After legal battle, Ford licenses hybrid engine technology from Baltimore-based tech firm, Abell Foundation

Ending a long-running legal battle, Ford Motor Co. agreed to pay a Baltimore-based technology firm and the Abell Foundation to use a hybrid engine technology.

The value of the licensing deal, announced Thursday, was not disclosed but likely runs into the millions of dollars over time.


Paice LLC, a pioneer in hybrid engine systems that grew out of a University of Maryland incubator, now licenses hybrid technology used in four of five gasoline-electric hybrid vehicles on U.S. roads. Some of the world's biggest hybrid vehicle makers pay to use Paice technology, including Toyota, Hyundai/Kia and now Ford, which ranks second in U.S. hybrid car sales behind Toyota.

The Abell Foundation has invested millions of dollars over nearly two decades to support Paice's efforts to develop and protect its hybrid technology and it co-owns the firm's 15 U.S. patents. Paice owns about 15 foreign patents as well.


Better known for initiatives in education, health care and human services to help the underprivileged, the Baltimore foundation invested in the company as part of its work to promote social goals such as increasing energy efficiency while sustaining its $350 million endowment. Abell offers community grants and invests in Baltimore-based startups that promote social objectives, create jobs and have the potential to be profitable and generate revenue for the foundation. Its portfolio of about 30 companies includes ThermoChem Recovery International, a Baltimore technology firm in biorefinery and renewable power generation.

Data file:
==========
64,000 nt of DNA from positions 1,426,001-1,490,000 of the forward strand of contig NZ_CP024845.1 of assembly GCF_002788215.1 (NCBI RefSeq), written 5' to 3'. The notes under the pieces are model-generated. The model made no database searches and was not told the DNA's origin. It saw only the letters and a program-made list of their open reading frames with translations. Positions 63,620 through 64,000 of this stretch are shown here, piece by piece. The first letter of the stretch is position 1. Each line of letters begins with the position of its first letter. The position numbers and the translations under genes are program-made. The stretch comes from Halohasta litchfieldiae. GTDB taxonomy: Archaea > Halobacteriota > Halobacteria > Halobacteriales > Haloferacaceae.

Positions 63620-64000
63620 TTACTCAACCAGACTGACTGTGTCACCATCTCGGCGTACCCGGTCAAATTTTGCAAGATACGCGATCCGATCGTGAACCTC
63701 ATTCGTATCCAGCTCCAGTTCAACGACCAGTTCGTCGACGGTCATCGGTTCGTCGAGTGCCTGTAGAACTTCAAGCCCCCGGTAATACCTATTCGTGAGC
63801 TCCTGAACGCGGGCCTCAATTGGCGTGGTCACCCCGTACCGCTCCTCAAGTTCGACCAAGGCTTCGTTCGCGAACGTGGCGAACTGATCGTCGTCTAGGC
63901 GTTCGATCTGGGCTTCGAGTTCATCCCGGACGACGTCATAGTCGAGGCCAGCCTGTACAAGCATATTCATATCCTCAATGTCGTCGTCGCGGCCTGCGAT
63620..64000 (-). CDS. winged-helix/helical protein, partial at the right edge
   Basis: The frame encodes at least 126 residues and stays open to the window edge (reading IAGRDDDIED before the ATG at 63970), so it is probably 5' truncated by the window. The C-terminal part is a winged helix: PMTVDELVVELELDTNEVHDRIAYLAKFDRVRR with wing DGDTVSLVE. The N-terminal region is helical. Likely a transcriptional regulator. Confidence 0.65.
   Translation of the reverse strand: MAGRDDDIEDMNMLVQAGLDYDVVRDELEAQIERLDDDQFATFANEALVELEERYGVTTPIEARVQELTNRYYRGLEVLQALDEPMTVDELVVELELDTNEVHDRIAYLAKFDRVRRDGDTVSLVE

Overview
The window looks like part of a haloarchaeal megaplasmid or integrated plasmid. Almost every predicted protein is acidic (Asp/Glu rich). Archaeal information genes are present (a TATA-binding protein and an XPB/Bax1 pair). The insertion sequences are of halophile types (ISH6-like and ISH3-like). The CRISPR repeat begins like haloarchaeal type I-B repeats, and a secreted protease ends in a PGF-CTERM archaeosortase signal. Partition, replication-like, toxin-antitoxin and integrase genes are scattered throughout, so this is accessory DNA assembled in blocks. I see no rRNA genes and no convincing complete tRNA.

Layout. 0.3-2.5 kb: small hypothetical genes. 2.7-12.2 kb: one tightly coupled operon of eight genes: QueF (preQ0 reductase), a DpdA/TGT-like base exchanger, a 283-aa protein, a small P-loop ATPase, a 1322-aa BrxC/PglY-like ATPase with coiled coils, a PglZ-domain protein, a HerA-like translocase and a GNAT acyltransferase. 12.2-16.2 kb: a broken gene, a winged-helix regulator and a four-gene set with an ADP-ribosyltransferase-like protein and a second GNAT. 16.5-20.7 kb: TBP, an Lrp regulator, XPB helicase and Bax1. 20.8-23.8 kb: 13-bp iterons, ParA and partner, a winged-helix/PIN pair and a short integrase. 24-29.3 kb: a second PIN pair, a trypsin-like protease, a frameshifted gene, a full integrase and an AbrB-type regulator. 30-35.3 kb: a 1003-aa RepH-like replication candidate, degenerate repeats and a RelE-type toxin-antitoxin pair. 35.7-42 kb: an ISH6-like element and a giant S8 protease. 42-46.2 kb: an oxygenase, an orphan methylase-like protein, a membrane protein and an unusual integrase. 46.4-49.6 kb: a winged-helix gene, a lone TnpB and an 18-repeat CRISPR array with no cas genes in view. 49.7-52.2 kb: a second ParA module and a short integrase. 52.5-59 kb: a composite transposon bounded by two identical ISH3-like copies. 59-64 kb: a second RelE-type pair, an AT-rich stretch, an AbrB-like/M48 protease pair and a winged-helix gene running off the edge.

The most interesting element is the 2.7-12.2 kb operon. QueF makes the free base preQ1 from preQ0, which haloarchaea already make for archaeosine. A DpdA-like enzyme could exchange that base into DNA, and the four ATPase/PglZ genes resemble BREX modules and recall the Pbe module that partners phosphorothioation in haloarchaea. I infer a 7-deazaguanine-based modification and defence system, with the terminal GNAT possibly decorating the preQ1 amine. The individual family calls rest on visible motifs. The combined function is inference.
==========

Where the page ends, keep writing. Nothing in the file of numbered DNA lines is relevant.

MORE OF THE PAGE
Abell does not disclose its revenue from the Paice patents, said Frances Keenan, executive chairman of Paice and a senior vice president at Abell.

"The licenses have been very meaningful to the foundation," Keenan said. "They in turn allow the foundation to give away more money."

Other terms of the Ford agreement, including its length and whether it's retroactive, also were not disclosed. Ford declined to comment on the license.

"This further validates our conviction that this technology, protected by many patents around the world, is technically important and economically valuable," Keenan said.

Paice says it brought its technology to the biggest automakers and worked extensively with several of them on developing hybrids but was forced into litigation when the companies used but refused to license Paice inventions.

Keenan said Paice and Abell will continue pursuing licensing agreements with other automakers. Other manufacturers making hybrid vehicles include Honda, Chrysler, BMW, Nissan, Mercedes-Benz and General Motors.

Toyota had settled a Paice lawsuit over technology used in the Prius by agreeing to pay to license the related patents in 2010. Paice and Abell subsequently reached settlements with Hyundai Motor Co. and affiliate Kia in 2015 and Volkwagen AG, which also owns Audi and Porsche, in 2017.


The settlement with Hyundai came after Paice and Abell won a $28.9 million jury award in a patent infringement case that accused the Korean automaker of using Paice designs in the Hyundai Sonata Hybrid and the Kia Optima Hybrid.

The agreement with Ford resolves 14 years of litigation that wound its way through federal district and appellate courts, the U.S. International Trade Commission and the U.S. Patent and Trademark Office, starting with a complaint Ford filed against Paice in 2005.

On its website, Paice says it worked with Ford executives and engineers from 1999 to 2004, performing modeling and component design work it believed would result in a business agreement. But Ford licensed only a single patent, Paice said, leading it to file a patent infringement lawsuit against the automaker in U.S. District Court in 2014.